“He must be…hospitable, able to teach.” -1 Timothy 3:2
Hopefully you've had some time to catch up on prior posts in this series. If not, you should take some time to read from the beginning as there are some important points to note before you press further into the list. If you’ve already done so, let’s move to the next two pastoral qualifications mentioned by Paul to Timothy:
I grew up down south in Savannah Georgia. So when I hear the word “hospitable” I have flashbacks of hot muggy summers, ice-cold sweet tea, good home-cooking (with lots of butter of course), pecan pie, and generally kind people who wouldn’t hesitate to ask you to stick around for dinner. These things are great and wonderful, but they are not necessarily biblical hospitality, although the components of it are present. At it’s heart, biblical hospitality is “love of strangers” or as Rosario Butterfield frames it: “meeting the stranger at the gates.” In regards to potential pastors, this guards against the ivory-tower mentality. A studious man with keen theological insights, yet as a whole is non-relational, and doesn’t engage people is not fit to be a pastor. It won’t do to love the idea of the church. He must actually love the church and those who have yet to be brought into the fold along with all of their rough edges and struggles.
A few observations to note here: Is this man welcoming to a diverse group of people consisting of those familiar and strangers alike? Do they make a point to welcome and greet others even if they aren’t naturally outgoing or do they use their personality as an excuse not to engage? Are they helpful to those in need? This can be diverse in application, but are they ready to lend a helping hand in serving others? Do they open their homes and lives up to others, including strangers, and proactively seek opportunity to do so? These are all aspects of Biblical hospitality that a potential pastor must model in their life.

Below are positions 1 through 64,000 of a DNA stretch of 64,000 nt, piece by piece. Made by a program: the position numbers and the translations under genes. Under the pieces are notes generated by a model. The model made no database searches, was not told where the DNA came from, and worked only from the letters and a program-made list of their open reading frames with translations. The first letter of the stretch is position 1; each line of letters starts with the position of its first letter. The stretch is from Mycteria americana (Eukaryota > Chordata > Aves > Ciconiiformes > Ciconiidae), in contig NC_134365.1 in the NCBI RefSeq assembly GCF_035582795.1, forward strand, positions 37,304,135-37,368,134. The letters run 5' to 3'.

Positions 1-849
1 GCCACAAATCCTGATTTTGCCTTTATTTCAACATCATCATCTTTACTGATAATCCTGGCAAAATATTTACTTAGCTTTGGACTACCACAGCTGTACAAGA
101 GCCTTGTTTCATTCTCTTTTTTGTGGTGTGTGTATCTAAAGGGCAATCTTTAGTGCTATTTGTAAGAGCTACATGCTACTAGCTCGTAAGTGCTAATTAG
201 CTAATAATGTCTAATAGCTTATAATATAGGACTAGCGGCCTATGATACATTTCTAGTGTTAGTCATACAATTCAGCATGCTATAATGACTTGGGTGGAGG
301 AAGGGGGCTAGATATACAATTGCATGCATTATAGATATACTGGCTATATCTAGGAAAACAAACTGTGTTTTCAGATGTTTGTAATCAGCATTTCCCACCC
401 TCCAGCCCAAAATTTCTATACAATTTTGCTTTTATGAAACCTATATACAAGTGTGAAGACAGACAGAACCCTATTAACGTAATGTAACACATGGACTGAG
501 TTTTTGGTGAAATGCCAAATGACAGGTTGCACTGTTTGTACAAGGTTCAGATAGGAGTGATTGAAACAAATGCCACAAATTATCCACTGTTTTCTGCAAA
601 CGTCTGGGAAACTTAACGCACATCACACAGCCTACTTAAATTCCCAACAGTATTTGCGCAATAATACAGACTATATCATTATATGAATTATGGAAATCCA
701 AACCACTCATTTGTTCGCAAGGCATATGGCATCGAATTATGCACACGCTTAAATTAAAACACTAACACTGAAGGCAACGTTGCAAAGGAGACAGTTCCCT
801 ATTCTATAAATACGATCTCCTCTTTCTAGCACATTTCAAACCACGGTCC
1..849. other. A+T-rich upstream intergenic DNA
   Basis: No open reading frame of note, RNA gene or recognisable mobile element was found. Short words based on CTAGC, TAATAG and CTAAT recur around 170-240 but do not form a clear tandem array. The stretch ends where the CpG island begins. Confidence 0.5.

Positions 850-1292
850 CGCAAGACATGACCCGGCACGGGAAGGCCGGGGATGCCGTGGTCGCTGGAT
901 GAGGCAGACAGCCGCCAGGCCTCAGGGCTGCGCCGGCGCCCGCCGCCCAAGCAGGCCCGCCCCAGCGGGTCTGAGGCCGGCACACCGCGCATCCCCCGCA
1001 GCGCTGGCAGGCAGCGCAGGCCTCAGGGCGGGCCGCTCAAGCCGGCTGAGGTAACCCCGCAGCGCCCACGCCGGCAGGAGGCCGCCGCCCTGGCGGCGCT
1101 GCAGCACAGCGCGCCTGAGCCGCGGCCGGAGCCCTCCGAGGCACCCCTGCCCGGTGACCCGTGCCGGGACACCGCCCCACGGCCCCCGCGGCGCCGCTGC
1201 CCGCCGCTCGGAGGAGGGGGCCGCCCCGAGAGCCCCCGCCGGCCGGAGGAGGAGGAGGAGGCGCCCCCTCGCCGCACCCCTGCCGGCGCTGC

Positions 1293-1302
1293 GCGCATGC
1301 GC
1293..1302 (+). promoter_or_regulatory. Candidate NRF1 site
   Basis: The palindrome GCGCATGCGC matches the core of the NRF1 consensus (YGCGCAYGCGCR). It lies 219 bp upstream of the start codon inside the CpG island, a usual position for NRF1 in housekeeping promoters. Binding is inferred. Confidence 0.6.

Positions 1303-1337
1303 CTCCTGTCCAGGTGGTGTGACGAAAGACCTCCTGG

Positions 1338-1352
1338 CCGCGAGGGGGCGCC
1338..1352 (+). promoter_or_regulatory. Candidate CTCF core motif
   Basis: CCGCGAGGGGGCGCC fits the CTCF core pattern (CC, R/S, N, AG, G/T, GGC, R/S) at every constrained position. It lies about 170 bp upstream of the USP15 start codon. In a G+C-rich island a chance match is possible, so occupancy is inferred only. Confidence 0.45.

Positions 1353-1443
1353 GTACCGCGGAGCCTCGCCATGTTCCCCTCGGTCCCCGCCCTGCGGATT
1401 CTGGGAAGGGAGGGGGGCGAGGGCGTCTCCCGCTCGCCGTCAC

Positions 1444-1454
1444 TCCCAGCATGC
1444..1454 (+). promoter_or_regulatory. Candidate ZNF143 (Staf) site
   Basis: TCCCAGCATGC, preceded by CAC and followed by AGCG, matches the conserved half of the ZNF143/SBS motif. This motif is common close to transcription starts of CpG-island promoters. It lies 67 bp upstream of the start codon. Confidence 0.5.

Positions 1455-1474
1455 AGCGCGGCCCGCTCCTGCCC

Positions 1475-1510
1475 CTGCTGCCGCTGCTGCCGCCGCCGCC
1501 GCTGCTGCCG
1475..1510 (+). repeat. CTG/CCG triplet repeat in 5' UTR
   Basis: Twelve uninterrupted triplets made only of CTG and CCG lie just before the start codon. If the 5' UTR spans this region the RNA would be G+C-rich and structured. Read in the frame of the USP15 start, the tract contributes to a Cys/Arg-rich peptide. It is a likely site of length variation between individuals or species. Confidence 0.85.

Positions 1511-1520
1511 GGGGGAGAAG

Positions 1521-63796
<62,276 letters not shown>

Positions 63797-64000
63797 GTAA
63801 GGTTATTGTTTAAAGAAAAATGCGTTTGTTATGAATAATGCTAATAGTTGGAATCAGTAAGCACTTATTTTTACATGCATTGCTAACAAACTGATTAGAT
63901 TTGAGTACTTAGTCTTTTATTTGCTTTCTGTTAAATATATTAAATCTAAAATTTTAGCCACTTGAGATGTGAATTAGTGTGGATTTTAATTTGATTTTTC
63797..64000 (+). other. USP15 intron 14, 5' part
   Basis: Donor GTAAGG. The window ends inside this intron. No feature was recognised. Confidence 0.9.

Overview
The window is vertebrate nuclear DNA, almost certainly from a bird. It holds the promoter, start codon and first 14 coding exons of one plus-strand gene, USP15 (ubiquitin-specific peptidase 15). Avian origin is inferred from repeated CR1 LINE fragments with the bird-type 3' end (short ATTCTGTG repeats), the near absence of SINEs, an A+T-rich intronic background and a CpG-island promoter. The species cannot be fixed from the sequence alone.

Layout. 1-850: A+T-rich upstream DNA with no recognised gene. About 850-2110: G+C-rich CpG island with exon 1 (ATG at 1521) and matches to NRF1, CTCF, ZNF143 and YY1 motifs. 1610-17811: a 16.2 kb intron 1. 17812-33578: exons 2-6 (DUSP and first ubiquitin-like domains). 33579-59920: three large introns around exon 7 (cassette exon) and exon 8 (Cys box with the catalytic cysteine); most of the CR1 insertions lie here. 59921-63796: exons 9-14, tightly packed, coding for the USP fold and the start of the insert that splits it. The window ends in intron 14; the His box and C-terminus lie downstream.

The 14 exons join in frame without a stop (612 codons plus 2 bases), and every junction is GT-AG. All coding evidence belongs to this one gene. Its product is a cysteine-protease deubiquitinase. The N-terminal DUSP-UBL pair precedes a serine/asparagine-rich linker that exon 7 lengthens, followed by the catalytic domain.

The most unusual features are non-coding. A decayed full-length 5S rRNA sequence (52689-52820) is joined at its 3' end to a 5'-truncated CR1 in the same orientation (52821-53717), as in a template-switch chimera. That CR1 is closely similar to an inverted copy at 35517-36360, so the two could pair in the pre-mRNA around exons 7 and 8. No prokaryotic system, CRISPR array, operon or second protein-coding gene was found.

“He must be…able to teach.”
This ability is primarily what separates the office of pastor/elder from a deacon so we will spend some time on this one. All of the character traits are shared between the two offices. The distinction is mainly one of ability and maturity (not a recent convert - vs. 6). This presupposes a sound grasp of God’s truth AND the ability to communicate it. Some people have an incredible grasp of the Scriptures, but can’t communicate it to anyone in a profitable manner. Others are dynamic, engaging, thrilling speakers, and yet have little knowledge of the Scriptures or God and thereby have little substance to actually teach. Sadly, a church that settles for either of those will do a disservice to the people of God. Both situations would render a man unqualified to serve as a pastor.
There are a few points to note here. First, we immediately tend to think of a man’s “preaching” ability, for lack of a better phrase. This is not necessarily what’s in view here. Not every pastor will be preaching or in a rotation, but every pastor MUST be able to teach. I have known men who struggled greatly to preach a sermon, yet in a counseling/discipleship setting demonstrated incredible wisdom, tact, humility and ability to instruct in sound doctrine.